Because of the sharp increase of land prices in many urban marginal areas in the late 1970s and early 1980s, owners of such lands were very sensitive and watchful of any factors that might influence the value of their land. This explains why most owners of urban marginal land, in the early 1980s, strongly resisted any governmental decision to site a waste disposal facility or anything similar near their land.

Political Liberalization and the Prevalence of Extra-legal Actions

The third factor to discuss is the process of political liberalization in the 1980s.

Political liberalization in Taiwan. Between the late 1940s and the late 1970s, the ruling KMT Government played a dominant role in Taiwanese politics. On 19 May 1949, it issued an order for martial law in the name of protecting national security and eliminating communist rebellion. This martial law order, which lasted for 38 years and was finally lifted in 1987, prohibited many activities, such as holding demonstrations and protests or forming new political parties. Beginning in the late 1970s, new political forces began to challenge the dominant role of the KMT. Several major political advocates in the opposition movement organized and held protests and demonstrations against government policy. Although the Government suppressed such activities, they grew steadily into the early 1980s. In 1986, leaders of the opposition movement formed a new political party, the Democratic Progressive Party (DPP), in spite of martial law's prohibition. Such an action forced the Government to lift martial law in 1987.

Along with the development of the opposition movement, many social causes came to the fore in the 1980s, such as the consumer movement, the feminist movement, the aborigine movement, the farmer movement and the labour movement (Chang, 1989; Hsu & Sung, 1989). Hsiao (1989a, pp. 65-66) has pointed out that there were 18 major social movements initiated in the 1980s, one of the main characteristics of the Taiwanese political structure during the 1980s; Hsiao (1989b, pp. 21-25) has called the 1980s 'the age of social force'.

Rationale for citizens' extra-legal actions. The development of the opposition movement and social movements drastically changed the political structure of Taiwan. Before 1980, the Taiwan Government and the ruling party, the KMT, faced little challenge from citizens. After 1980, citizens gradually learned how to organize among themselves in order to challenge the Government's role in handling public policy. Before 1987 and the lifting of martial law, it was illegal to organize and hold any demonstrations and protests. With the development of the opposition movement, more and more citizens believed that these restrictions imposed by martial law were unfair because a citizen's basic human rights were curtailed. Many advocates also claimed that citizens should challenge the law so as to protect their basic rights, and this train of thinking provided a rationale for a new type of action in the Taiwanese social movements, namely extra-legal actions.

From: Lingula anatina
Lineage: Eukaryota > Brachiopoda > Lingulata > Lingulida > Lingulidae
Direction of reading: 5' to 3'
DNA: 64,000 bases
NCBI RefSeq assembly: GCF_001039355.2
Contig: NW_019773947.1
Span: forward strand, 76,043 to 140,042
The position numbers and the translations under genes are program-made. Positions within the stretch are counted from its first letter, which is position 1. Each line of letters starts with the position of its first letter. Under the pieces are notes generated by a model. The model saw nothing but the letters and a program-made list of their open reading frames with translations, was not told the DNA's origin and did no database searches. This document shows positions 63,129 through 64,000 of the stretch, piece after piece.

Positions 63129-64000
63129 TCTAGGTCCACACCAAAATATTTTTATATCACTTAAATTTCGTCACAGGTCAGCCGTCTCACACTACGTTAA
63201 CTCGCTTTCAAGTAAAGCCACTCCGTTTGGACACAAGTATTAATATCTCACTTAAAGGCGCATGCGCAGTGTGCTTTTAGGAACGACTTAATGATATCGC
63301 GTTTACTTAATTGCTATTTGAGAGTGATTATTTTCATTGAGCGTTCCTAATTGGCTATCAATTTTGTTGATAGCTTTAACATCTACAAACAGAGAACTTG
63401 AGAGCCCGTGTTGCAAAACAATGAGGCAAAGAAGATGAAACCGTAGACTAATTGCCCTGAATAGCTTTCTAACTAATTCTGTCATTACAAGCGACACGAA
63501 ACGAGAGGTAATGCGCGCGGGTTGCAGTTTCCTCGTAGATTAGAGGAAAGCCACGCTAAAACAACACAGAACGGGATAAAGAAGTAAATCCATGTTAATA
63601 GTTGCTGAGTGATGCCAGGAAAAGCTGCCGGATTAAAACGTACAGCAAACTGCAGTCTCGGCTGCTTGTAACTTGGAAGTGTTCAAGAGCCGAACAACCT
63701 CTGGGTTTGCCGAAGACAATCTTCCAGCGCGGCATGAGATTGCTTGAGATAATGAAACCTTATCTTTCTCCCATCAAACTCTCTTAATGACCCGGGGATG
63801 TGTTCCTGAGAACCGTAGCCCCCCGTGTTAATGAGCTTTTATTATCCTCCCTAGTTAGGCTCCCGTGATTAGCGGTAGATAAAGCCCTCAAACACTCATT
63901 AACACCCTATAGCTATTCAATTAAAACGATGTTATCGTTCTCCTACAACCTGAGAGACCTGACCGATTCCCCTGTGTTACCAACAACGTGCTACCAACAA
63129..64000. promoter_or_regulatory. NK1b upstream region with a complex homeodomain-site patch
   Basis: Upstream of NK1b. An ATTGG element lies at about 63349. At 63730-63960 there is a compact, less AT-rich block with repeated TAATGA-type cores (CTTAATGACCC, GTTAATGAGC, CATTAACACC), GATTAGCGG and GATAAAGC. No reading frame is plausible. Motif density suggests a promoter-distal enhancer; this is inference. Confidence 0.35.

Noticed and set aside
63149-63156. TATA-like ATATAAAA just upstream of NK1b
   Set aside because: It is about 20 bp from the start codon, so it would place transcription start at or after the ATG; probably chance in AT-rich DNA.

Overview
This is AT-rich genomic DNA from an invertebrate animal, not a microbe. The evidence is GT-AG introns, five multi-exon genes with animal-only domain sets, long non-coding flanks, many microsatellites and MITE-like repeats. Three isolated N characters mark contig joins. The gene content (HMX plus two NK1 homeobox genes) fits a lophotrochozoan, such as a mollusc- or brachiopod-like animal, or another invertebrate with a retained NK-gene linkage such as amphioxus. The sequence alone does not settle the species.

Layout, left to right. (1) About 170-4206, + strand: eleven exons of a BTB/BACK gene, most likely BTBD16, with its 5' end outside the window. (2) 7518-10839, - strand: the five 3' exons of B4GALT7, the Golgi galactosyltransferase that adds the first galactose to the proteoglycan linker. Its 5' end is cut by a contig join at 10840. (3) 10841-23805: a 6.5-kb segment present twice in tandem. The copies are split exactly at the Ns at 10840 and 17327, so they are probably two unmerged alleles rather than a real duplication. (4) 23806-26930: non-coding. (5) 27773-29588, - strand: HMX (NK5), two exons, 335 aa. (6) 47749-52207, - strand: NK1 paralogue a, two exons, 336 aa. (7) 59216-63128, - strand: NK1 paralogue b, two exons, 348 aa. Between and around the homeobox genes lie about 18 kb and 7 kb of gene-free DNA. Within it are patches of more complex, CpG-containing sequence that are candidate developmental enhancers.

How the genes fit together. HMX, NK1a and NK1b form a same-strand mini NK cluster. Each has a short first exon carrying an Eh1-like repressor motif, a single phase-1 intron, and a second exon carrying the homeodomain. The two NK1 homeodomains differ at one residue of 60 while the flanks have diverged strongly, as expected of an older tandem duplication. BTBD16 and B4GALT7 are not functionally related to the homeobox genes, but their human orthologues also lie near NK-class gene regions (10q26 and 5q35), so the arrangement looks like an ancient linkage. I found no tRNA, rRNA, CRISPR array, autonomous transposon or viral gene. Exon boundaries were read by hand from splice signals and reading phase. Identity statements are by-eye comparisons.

Prevalence of extra-legal actions. Extra-legal actions first occurred in Taiwan in the context of anti-pollution protests in the early 1980s. Citizens who participated in extra-legal actions usually were those local residents who had suffered most from pollution sources. Hsiao (1988, p. 34) found that before citizens took extra-legal action, most of them would have already tried legal actions, such as submitting petitions to the government agencies concerned. Without any efficient response from the agencies, the local residents were forced to take extra-legal actions. One of the most common approaches is a blockade: local residents physically encircle or block entrances to factories or sites in order to stop the normal operation or construction of targeted sites and to force governments or polluters to negotiate with them (Wei, 1987, p. 159; Weller, 1993, pp. 10-14).

The pioneering extra-legal actions in the early 1980s showed citizens in Taiwan an effective and efficient method of opposing the siting of nearby landfills. As citizens took action to block or encircle landfills, local governments were forced to negotiate with the citizens. In addition, starting in late 1986, extra-legal actions have been publicly known as 'self-help actions' in Taiwan; this socially-justified name not only helped to justify the use of extra-legal actions by citizens but also fostered the prevalence of extra-legal actions in Taiwan in the late 1980s.[11] According to Weller (1993, p. 10-12), between 1987 and 1990 over 50% of environmental protests took some form of extra-legal action, but only about 35% of environmental protests took extra-legal action between 1983 and 1985.


The main objective of this paper is to identify and discuss the specific social and economic factors that have contributed to the occurrence of the NIMBY syndrome against solid waste disposal facilities in the 1980s in Taiwan. The three key factors are: (1) the awakening of public environmental consciousness--accelerated by the change of the newspaper structure and the increasing reports of environmental news by the media in the late 1970s and the early 1980s; (2) the sharp increase in the cost of urban marginal land--directly related to rapid economic growth and urbanization between the 1960s and 1980s; and (3) the uprising of the so-called 'self-help actions' from the public--fostered by the political liberalization in the 1980s.